Since the introduction of steel as a building material in the early twentieth century, its superior performance has challenged conventional wisdom about construction, enabling designs of surprising lightness and span. Steel offered the opportunity to significantly expand buildings vertically and thus emerged as a symbol of the conflict between technological progress and the architectural ideal. More recently, the use of exposed steel elements in modern architecture ushered in a rediscovery of buildings’ metamorphoses.
Building Additions in Steel looks at the largely ignored topic of steel additions in architecture and engineering, documenting an ambitious, interdisciplinary research project by architects, engineers, teachers, and students at the Zurich University of Applied Sciences, Institute of Constructive Design. The book offers basic theoretical and technical information on a selection of outstanding steel additions alongside more than one hundred illustrations, including plans and photographs.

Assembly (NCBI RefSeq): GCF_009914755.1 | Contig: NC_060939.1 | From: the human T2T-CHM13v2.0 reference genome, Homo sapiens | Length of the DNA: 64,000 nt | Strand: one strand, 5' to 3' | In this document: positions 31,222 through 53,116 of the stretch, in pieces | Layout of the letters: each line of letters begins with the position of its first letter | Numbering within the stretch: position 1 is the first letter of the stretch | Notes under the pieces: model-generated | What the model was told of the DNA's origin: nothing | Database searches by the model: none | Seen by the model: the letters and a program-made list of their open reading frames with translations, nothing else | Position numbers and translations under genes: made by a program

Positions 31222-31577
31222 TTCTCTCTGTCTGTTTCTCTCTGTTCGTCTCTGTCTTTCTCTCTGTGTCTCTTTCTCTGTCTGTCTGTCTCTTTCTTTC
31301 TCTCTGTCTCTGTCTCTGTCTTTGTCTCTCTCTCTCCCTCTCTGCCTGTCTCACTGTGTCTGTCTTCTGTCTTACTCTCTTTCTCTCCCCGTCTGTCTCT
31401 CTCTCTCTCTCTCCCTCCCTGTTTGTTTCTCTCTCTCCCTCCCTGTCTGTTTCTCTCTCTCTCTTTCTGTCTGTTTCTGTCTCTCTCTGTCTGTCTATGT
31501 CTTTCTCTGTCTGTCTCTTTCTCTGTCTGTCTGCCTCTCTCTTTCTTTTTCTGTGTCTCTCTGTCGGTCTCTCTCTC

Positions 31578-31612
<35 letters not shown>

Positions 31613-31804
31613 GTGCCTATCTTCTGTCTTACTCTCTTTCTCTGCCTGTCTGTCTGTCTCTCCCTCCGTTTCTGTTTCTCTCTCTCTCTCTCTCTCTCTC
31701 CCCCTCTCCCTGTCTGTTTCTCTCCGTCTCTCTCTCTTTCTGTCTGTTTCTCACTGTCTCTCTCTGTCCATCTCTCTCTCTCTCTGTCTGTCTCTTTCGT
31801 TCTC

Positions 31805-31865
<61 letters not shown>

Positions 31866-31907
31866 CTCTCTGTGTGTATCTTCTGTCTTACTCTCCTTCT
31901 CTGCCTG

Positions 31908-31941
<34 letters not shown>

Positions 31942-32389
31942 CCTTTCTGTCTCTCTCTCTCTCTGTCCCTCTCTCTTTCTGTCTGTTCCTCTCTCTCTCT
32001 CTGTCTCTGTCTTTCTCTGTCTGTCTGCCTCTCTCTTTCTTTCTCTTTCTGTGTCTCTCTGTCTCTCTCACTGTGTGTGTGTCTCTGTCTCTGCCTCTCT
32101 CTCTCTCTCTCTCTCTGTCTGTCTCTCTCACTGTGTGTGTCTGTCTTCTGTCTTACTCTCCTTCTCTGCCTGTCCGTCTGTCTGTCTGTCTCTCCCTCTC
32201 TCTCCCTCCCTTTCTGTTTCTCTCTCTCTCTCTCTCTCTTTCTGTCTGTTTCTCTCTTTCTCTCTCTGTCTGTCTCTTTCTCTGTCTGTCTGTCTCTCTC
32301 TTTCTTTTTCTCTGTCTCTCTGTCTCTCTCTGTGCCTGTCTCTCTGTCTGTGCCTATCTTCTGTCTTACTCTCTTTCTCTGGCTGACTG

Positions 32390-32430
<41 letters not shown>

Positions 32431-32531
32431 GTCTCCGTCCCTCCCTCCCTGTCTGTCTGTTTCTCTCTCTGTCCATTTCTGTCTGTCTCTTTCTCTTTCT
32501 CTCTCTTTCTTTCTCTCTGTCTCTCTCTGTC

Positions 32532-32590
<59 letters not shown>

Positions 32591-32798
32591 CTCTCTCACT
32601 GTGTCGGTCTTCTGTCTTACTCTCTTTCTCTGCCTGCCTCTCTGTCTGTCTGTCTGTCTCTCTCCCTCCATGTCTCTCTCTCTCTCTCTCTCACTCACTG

With contributions by Jürg Conzett and Roger Diener, Lorenzo De Chiffre, Yves Dreier, Patric Fischli-Boson, Patric Furrer, Matteo Iannello, Daniel Meyer, François Renaud, Astrid Staufer, Daniel Stockhammer, Martin Tschanz